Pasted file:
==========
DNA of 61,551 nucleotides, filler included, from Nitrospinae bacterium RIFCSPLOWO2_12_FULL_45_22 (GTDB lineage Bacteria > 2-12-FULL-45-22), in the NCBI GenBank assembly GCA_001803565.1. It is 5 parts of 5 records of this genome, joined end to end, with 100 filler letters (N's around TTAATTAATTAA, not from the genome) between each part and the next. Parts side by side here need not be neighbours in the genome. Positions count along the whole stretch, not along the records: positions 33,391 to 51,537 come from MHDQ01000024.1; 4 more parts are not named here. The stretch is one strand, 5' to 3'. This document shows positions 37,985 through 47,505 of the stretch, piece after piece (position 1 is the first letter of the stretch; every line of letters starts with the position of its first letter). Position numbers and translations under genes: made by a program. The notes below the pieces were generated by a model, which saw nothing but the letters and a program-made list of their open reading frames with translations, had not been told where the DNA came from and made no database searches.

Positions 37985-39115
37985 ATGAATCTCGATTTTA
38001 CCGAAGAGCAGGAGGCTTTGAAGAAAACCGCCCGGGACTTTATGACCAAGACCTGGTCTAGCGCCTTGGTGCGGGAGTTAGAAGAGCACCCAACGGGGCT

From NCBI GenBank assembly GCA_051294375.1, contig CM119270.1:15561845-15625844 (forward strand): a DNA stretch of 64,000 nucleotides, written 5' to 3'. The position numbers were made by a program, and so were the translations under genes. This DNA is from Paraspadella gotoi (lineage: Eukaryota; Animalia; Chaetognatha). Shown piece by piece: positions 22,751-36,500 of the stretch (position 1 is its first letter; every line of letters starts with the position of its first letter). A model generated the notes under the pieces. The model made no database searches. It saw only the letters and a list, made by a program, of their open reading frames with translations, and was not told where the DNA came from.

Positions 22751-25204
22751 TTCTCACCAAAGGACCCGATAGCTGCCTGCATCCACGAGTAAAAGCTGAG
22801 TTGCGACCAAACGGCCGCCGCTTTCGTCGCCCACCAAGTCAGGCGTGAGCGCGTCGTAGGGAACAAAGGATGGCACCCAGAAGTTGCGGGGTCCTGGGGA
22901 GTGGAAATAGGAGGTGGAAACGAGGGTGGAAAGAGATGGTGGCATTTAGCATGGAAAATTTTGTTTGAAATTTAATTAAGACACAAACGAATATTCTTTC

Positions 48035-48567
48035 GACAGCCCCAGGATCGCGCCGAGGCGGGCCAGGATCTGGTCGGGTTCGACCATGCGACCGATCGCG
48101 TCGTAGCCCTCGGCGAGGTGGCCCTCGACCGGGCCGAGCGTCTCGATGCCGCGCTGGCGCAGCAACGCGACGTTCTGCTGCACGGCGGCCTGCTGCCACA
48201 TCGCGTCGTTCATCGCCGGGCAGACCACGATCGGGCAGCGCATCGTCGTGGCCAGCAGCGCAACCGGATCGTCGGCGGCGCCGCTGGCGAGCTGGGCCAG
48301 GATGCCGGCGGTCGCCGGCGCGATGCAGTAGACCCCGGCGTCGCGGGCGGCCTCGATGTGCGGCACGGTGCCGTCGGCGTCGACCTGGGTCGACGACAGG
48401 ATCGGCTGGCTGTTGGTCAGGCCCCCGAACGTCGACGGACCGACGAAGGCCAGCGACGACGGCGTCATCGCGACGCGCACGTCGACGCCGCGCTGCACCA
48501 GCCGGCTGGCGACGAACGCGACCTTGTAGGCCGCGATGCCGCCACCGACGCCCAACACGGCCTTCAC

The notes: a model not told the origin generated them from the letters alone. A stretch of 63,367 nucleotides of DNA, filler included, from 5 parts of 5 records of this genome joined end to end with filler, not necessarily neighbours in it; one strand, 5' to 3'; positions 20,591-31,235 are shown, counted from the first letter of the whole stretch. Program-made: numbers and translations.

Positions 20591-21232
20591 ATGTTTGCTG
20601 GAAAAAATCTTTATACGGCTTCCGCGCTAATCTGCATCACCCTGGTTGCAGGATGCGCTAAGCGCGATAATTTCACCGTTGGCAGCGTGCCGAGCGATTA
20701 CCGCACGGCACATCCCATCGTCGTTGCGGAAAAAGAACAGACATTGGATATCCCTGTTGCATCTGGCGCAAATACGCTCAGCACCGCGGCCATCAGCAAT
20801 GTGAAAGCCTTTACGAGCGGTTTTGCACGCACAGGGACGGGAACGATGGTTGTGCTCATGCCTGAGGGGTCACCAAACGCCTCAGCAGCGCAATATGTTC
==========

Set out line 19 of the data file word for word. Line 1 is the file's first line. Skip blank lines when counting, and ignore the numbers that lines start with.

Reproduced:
20591 ATGTTTGCTG